Daily Mail


It’s a difficult conundrum faced by many countries around the world - how to produce enough food for an ever-increasing population when land and space is rapidly running out.

But it appears China may have come up with an answer with its plans for space-saving vertical farms.

They may look more like tower accommodation blocks usually found in big cities, but these 187-metre-high skyscrapers would only be used to grow vegetables and fruit.

The plans to build in the vertical farms in Tai Po, Hong Kong, come after the country’s rapid urban expansion in recent years which has seen much of its usable farmland disappear.

Despite still having one of the largest agricultural outputs - feeding 20 per cent of the world’s entire population, only 15 per cent of all its land is suitable for farming and only around 1.2 per cent permanently supports crops.

And with its cities expanding in size by ten per cent annually since 2000, its farmland is becoming increasingly under threat.

This coupled with the world’s ever-expanding population has led to fears of future face food shortages action isn’t taken soon.

But Spain-based architectural firm JAPA believes its model could solve this problem with its Dyn-net or Dynamic Vertical Networks model.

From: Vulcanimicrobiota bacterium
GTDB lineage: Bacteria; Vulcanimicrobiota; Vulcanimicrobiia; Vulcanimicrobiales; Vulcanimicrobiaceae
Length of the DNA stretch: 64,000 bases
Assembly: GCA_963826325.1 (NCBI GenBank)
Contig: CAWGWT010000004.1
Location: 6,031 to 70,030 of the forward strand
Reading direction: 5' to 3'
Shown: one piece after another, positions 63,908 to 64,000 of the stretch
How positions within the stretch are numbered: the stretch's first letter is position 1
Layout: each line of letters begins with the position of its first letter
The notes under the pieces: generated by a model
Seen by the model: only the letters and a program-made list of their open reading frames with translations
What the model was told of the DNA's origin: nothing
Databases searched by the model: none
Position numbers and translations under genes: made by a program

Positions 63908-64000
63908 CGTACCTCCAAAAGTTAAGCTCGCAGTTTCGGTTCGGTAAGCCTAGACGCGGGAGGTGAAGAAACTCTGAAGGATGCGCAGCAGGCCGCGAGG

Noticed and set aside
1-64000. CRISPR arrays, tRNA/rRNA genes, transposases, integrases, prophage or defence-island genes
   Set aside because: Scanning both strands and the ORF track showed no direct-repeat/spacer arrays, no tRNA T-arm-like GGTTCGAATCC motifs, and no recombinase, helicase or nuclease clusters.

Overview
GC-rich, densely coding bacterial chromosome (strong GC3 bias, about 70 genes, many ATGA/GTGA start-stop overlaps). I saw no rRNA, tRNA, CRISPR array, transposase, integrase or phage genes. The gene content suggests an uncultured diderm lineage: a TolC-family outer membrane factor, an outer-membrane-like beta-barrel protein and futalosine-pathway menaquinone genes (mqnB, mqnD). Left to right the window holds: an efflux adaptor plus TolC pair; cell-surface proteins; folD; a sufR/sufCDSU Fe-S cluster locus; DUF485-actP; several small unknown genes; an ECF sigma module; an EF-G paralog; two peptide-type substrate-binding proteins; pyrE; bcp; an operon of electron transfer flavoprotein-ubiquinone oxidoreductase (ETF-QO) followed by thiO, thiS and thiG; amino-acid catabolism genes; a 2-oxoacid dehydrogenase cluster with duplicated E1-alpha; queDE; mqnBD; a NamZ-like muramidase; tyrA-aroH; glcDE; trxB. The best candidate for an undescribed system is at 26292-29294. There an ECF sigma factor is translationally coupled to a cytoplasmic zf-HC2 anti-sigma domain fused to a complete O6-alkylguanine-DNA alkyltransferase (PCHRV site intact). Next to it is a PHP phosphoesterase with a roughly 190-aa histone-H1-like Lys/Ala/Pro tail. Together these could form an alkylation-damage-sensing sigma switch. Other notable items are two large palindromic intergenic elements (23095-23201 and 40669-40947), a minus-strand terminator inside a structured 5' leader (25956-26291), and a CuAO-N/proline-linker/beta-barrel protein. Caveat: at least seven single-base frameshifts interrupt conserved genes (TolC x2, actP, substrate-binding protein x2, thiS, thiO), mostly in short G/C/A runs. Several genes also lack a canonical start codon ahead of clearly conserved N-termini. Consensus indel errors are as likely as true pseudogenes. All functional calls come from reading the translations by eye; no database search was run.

This would be a series of high-rise towers located on the outskirts of cities that could supply the food needs of the metropolis.

The structures would be made out of lightweight yet high tensile materials using as many recyclable resources as possible.

The shifting floors of the structure, inspired by China’s traditional rice farms, means each ring of the building can change its position to best suit the plants, such as making them receive the maximum amount of sunlight or moisture.

The system would also use hydroponics to grow produce, using little to no soil at all, and would even have labs to better monitor growth and nutritional value of the crops.

Visitors would be allowed into the building so they can learn more about local agriculture and get to witness the 360 degree panoramic views each platform offers.

The buildings could put an end to China’s difficulty in finding enough arable land to farm, which has been a problem throughout its history, leading to chronic food shortage.